OLD MAN

March 12, 2017

Image result for picture of neil young

OLD MAN

I’ve mentioned this song before by Neil Young, in some ways he reminds me of Bob Dylan, great song, so, so voice. I think of this song often when I swear to myself I will never do the same things my Dad did, yet I have. When I do I think of this song. But in context to today’s devotion it means something else.

Old man, look at my life

I’m a lot like you were

Old man, look at my life

I’m a lot like you were

Old man, look at my life

24 and there’s so much more

Live alone in a paradise

That makes me think of two

Love lost, such a cost

Give me things that don’t get lost

Like a coin that won’t get tossed

Rolling home to you

[Hook]

Old man, take a look at my life

I’m a lot like you

I need someone to love me

The whole day through

Ah, one look in my eyes

And you can tell that’s true

[Verse 2]

Lullabies, look in your eyes

Run around the same old town

Doesn’t mean that much to me

To mean that much to you

I’ve been first and last

Look at how the time goes past

But I’m all alone at last

Rolling home to you

[Hook]

Old man, take a look at my life

I’m a lot like you

I need someone to love me

The whole day through

Ah, one look in my eyes

And you can tell that’s true

[Verse 1]

Old man, look at my life

I’m a lot like you were

Old man, look at my life

I’m a lot like you were

“Put away, as concerning your former manner of life, the old man” (Eph. 4:22, ASV).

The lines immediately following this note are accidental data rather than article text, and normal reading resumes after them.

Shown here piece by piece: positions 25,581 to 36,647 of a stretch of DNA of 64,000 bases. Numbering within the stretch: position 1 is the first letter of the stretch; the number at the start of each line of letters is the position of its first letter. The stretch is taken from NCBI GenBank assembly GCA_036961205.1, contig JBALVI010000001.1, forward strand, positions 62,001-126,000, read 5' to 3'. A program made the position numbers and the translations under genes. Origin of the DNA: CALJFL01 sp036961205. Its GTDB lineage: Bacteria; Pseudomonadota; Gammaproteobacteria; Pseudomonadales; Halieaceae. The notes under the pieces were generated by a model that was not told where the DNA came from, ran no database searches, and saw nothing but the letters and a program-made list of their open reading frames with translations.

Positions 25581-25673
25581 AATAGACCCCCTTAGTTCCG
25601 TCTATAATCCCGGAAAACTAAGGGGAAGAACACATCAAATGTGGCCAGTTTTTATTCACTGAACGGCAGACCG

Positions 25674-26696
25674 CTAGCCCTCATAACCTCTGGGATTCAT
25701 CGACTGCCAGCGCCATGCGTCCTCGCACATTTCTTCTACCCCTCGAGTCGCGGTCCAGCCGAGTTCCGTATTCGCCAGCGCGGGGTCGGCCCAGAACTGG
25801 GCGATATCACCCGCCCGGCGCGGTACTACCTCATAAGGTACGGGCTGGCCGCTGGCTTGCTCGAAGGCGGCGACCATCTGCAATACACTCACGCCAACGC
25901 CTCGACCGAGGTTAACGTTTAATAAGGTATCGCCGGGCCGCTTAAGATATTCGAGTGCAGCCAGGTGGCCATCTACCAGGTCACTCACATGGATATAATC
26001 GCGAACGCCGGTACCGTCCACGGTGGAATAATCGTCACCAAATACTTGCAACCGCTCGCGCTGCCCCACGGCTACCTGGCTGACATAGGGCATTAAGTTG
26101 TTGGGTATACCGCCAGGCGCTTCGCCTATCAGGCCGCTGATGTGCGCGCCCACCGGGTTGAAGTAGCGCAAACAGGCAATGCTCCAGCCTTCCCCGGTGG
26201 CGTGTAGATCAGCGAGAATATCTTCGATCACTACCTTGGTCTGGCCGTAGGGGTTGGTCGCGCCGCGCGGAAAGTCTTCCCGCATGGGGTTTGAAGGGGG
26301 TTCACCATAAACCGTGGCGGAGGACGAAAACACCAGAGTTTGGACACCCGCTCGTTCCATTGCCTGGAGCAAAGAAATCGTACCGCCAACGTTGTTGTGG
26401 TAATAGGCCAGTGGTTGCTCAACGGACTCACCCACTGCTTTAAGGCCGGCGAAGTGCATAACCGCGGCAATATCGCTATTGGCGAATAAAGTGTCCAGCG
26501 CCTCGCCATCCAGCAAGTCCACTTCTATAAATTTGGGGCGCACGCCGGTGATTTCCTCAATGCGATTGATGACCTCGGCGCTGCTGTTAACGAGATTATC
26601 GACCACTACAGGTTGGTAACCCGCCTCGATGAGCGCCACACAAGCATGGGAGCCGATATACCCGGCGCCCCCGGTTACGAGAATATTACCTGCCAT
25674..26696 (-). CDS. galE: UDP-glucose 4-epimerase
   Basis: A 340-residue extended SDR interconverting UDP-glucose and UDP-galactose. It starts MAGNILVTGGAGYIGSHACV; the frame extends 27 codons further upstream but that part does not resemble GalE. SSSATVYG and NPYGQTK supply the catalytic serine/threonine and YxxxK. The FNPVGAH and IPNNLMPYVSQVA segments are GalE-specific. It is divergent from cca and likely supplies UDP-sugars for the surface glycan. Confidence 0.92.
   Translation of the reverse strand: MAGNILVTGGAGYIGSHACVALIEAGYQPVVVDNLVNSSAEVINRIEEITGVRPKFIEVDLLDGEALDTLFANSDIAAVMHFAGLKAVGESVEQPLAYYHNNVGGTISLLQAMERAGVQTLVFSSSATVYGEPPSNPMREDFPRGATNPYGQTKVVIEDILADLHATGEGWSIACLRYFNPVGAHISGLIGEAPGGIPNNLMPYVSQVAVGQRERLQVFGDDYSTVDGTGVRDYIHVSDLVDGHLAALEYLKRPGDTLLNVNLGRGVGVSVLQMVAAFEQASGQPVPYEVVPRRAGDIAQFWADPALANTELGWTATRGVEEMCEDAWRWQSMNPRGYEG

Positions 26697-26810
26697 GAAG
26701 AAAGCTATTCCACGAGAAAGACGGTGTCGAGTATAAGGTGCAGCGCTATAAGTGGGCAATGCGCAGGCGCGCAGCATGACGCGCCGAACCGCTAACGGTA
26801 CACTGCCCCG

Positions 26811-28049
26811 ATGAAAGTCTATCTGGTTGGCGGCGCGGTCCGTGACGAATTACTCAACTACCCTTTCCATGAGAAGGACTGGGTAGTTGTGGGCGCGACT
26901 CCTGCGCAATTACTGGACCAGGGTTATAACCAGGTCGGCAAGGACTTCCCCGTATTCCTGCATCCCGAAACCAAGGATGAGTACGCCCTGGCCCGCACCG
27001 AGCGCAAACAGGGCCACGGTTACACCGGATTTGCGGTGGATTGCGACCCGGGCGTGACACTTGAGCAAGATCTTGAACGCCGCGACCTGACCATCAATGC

Positionally, in the finished work of the Cross and resurrection, we have been cut off from the old man through death, and have been born into the new Man by the new birth. “Ye have put off the old man…and have put on the new man, which is renewed in knowledge after the image of Him that created him” (Col. 3:9, 10). Experientially, day by day, our part is to choose against the old (“put off”) in favor of the new (“put on”), thus allowing the Holy Spirit freedom to apply the finished work of the Cross (Rom. 6:11). “I have been crucified with Christ; and it is no longer I that live, but Christ liveth in me” (Gal. 2:20, ASV).

  “The flesh need not be an ugly form of life, indeed it can be apparently very nice, but it is alien to this new life in the Spirit. It belongs to another race; it is not the life of the Lord Jesus Christ. So we are told that the Holy Spirit is in open conflict against the self-life (Gal. 5:17).

It is equally true that the flesh lusts (strives) against the Spirit, but He is well able to take up the challenge. He will not quietly accept this rival to the rule of Christ, so He stands, with His great weapon of the Cross, to render inoperative everything which is a menace to the life of Christ in us. He calls us to cooperate with Him in this matter by reckoning, for only so can the excellency of Christ be manifested in the believer.

  “Put on the new man” (Eph. 4:24)

GOD BLESS FROM SCUMLIKEUSCHURCH@GMAIL.COM

 

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